Sunday, October 26, 2014

Too much, too little, too many

I'm hoping to facilitate a Flipped Classroom online workshop for the IB soon, so I've been reading more about individual teachers' experiences with flipping their classrooms and flipping student learning.  In Jon Bergmann and Aaron Sams' book Flipped Learning:  Gateway to Student Engagement a number of teachers tell their story.  The reason why many decided to give flipped learning a try was in response to the challenge of too much curriculum to cover, too little time to do it in, and too many students all with different learning paces, styles and needs.

Teachers such as Carolyn Durley write about how they used to spend time on "content organization, behaviour modification, class control, entertainment and engagement" - areas that might be useful for passing exams, but which did not promote deep learning.  She writes that she knew she needed to find more time to explore things like inquiry, Understanding by Design, Project Based Learning and so on, and that removing content delivery from the face-to-face time in class allowed her to have more meaningful conversations about learning with her students.  In turn this led her to understand that "many students can be responsible for their own learning" as long as they get the support to identify their ideas of difficulty and to make a plan of action to overcome this.  Flipping the class enabled Carolyn to give her students the time and assistance they needed to take charge of their own progress.

Carolyn started her flipped teaching journey the same way that many teachers do - by making videos.  After this she was free to use the time in class to concentrate on differentiation and developing a more student focused classroom.  Steve Kelly, who wrote another chapter in the book,  also describes how in the past he was focused on finding enough time to get through the curriculum, but after flipping the learning he has been able to introduce digital-age projects that use higher-order thinking as his students apply their learning to new situations.  I was interested in Steve's description of the video projects his students make which he describes as one-shot takes.  He writes "students must prepare more than they would for an edited video, since they only get once chance to get it right."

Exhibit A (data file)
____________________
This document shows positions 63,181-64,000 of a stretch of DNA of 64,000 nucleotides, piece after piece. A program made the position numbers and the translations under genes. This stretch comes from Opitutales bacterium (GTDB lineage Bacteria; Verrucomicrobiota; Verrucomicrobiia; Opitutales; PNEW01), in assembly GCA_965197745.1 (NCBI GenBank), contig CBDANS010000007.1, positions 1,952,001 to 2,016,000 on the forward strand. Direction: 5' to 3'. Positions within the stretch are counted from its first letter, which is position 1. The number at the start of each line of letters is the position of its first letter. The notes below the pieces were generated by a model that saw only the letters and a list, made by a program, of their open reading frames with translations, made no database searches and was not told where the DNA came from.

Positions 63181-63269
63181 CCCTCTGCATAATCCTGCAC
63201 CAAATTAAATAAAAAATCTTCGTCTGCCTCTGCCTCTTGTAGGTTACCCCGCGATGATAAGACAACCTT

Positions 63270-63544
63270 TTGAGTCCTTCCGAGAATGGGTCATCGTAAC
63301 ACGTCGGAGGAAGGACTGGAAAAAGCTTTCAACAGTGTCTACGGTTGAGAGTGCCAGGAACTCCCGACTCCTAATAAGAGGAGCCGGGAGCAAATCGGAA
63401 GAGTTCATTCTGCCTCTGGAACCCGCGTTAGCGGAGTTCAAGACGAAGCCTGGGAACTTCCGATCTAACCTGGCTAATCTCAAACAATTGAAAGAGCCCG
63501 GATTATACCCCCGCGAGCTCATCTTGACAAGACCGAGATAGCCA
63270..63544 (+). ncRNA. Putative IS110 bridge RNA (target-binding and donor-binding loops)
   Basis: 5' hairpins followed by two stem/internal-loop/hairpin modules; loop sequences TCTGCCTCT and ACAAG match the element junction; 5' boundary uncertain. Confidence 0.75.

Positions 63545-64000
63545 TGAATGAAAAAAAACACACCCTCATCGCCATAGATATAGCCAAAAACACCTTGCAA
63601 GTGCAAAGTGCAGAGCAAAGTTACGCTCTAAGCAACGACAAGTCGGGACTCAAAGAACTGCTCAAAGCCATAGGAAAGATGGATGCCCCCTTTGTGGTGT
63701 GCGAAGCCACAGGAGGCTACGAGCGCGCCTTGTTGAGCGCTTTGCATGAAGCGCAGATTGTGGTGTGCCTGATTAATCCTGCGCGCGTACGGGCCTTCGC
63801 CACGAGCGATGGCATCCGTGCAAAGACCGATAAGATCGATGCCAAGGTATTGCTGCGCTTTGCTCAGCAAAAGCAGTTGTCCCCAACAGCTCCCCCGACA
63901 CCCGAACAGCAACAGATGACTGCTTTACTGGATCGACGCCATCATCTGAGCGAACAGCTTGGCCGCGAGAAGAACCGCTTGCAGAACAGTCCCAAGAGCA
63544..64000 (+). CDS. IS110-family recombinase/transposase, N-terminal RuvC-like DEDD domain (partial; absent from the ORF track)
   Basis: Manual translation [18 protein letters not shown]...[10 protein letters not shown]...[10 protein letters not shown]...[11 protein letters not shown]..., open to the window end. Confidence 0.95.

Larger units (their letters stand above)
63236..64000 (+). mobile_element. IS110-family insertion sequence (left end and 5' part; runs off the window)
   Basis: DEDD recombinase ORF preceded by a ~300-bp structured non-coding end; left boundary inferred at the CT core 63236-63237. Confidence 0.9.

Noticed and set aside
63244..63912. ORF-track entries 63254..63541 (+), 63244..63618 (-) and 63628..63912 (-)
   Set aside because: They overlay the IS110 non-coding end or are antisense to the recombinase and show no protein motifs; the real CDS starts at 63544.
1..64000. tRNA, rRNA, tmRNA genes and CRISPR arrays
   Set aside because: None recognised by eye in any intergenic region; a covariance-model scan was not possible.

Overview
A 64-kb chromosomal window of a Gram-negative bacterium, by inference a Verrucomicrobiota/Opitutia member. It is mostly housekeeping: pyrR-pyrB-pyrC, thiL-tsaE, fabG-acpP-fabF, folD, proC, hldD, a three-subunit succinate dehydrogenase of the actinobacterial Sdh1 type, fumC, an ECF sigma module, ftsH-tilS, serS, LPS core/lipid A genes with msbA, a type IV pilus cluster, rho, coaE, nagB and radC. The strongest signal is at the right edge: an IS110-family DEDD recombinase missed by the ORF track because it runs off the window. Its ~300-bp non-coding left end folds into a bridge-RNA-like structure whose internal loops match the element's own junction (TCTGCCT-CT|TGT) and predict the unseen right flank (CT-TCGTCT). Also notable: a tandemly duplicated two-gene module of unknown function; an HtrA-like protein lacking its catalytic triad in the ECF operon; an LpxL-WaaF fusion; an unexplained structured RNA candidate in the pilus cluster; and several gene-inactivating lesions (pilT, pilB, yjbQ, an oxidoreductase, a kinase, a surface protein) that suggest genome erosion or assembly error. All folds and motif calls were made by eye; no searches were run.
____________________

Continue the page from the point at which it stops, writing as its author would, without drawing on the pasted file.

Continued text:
With the Ebola crisis, many schools around the world are starting to think about what they will do if, as in the case of some international schools in Africa, they are forced to shut down for a period of time.  In this situation it would be good for teachers to have a bank of videos ready to use with students who are forced to stay at home and learn.  Discussing these contingency plans in the event of an emergency school closure, could be one way of getting teachers to start thinking about and preparing videos for flipping their classrooms.

More examples of the benefits of flipped learning can be found in the recently published ISTE book Flipped Learning: Gateway to Student Engagement by Jonathan Bergmann and Aaron Sams.

Photo Credit: dkuropatwa via Compfight cc

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